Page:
Is there anything more glorious than the sound of snow melting (I can hear it!), rising temperatures, sun shining, coat shedding, bikes and scooters roaring about, knowing that sap is shooting up the sugar maple trees?
I LOVE spring.
It's such a hopeful time of year.
The smell of maple syrup boiling in a sugar shack brings back potent and wonderful childhood memories - Dad stoking a huge fire, maple steam filling the shack, the first tastes of spring on egg cheese and donut tea balls. How sweet spring tastes!
My oldest daughter was begging to go to Quebec city this year for carnaval. So I did the next best thing: I promised her we'd make taffy. Yesterday was the day! We made "la tire sur la neige" - maple taffy (doesn't it just sound so much more yummy in French?). You can make it on ice, but snow is preferable, in my humble opinion. I remember doing some version of this as a child.
I tried this several years ago, and it flopped. I just boiled the maple syrup and poured it on snow - in front of my eager grade one class. To our disappointment, it just sank into the snow - all that precious, sweet syrup.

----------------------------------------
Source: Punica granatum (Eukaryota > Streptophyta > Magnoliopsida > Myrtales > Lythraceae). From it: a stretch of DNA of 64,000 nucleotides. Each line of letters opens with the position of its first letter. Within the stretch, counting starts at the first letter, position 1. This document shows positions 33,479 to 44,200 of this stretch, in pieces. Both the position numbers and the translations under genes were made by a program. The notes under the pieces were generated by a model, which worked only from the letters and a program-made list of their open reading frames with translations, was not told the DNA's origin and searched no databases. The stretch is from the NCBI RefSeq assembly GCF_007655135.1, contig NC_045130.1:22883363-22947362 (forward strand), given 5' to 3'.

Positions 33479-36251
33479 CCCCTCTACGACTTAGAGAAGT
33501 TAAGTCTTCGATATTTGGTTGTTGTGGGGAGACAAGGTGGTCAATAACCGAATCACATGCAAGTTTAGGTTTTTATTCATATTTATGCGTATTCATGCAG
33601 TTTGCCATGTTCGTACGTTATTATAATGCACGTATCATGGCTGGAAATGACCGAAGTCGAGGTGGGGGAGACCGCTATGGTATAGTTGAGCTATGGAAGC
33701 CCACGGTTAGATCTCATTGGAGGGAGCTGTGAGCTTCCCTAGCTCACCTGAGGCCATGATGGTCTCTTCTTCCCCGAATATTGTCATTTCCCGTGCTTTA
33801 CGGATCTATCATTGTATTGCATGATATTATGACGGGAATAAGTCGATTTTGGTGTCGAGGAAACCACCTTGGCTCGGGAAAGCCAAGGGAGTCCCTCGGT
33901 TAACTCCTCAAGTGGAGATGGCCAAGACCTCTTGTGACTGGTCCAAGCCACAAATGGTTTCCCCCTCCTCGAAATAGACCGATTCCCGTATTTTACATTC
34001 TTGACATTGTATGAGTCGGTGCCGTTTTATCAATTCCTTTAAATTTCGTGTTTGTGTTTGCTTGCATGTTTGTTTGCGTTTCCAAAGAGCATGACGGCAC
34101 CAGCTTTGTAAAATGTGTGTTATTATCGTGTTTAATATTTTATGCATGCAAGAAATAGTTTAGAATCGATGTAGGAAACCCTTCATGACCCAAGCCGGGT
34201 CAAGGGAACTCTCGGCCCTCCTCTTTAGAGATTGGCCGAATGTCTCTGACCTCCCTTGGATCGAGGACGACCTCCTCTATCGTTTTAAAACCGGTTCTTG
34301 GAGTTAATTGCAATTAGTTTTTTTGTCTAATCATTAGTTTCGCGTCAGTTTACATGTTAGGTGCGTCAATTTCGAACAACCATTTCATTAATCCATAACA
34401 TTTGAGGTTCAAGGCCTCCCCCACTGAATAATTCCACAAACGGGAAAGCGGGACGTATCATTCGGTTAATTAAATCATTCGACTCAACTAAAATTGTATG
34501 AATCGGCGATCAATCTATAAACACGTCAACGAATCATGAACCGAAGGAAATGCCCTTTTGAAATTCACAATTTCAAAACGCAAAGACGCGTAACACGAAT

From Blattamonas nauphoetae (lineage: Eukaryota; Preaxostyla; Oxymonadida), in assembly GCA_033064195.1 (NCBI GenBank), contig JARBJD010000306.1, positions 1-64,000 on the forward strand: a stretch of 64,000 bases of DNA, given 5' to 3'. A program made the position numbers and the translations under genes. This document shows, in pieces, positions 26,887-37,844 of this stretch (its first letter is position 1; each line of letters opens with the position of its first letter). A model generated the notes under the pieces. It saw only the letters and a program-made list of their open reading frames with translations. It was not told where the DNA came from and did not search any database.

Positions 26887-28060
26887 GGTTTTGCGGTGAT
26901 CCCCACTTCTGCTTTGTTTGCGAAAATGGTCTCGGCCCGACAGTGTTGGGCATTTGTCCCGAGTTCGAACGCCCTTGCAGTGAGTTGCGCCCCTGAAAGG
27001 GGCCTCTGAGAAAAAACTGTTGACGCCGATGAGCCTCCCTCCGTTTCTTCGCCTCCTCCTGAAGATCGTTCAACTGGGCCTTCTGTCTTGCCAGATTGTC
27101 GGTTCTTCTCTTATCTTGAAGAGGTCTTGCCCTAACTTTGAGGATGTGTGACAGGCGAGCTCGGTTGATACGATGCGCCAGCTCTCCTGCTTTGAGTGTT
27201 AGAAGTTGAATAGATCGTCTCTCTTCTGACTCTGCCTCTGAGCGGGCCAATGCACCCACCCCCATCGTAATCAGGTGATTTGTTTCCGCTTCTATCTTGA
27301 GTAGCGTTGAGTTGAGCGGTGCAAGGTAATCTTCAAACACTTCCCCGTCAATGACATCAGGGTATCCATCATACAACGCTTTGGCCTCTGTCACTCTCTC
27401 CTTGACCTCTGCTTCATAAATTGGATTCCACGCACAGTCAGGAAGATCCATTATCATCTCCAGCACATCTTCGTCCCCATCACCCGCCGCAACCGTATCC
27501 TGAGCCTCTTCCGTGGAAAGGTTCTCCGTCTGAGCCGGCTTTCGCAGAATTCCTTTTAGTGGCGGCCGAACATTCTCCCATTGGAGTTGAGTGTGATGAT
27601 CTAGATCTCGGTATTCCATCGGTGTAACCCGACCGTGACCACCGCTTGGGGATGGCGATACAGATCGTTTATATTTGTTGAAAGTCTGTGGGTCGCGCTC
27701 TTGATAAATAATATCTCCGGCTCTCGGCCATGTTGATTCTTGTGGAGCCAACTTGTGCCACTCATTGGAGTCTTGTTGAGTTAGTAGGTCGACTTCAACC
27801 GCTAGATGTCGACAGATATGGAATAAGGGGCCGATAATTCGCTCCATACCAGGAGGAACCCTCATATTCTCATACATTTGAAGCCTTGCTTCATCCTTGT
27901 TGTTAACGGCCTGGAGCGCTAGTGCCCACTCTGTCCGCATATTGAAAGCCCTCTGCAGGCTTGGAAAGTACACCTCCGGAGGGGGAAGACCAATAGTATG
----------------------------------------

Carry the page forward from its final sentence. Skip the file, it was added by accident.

So this year I did a little more research. I also bought a candy thermometer. And it worked!
I used this recipe as a guide, but basically, here are the steps.
1. Get some clean snow and put it in a pan. Freeze it ahead of time if you think the snow will melt before you have a chance to make taffy. I put ours in the freezer for a week so it was nice and cold - and clean! Decorate wooden sticks (totally unnecessary, but fun).
2. Put 2 cups of maple syrup into a pot. I learned the hard way that I should have used a double boiler on my gas stove.
3. Boil the syrup until it reaches the "soft ball" point on your candy thermometer (around 230-240 degrees F). My failed attempt years ago happened because I didn't bring the syrup to a high enough temperature.
4. Put the boiled syrup into a glass measuring cup.
5. Pour the syrup in lines onto the snow. Count to 30.
6. Use a wooden stick to twirl it up.
8. Drink milk. Brush teeth. :)
Wisdom literature connection (because I know you want one):
[say this to the sweet maple taffy as you eat it]
"Kiss me tenderly! Your love is better than wine, and you smell so sweet. All the young women adore you; the very mention of your name is like spreading perfume. Hurry, my king! Let's hurry. Take me to your home." -- Song of Solomon 1:2-5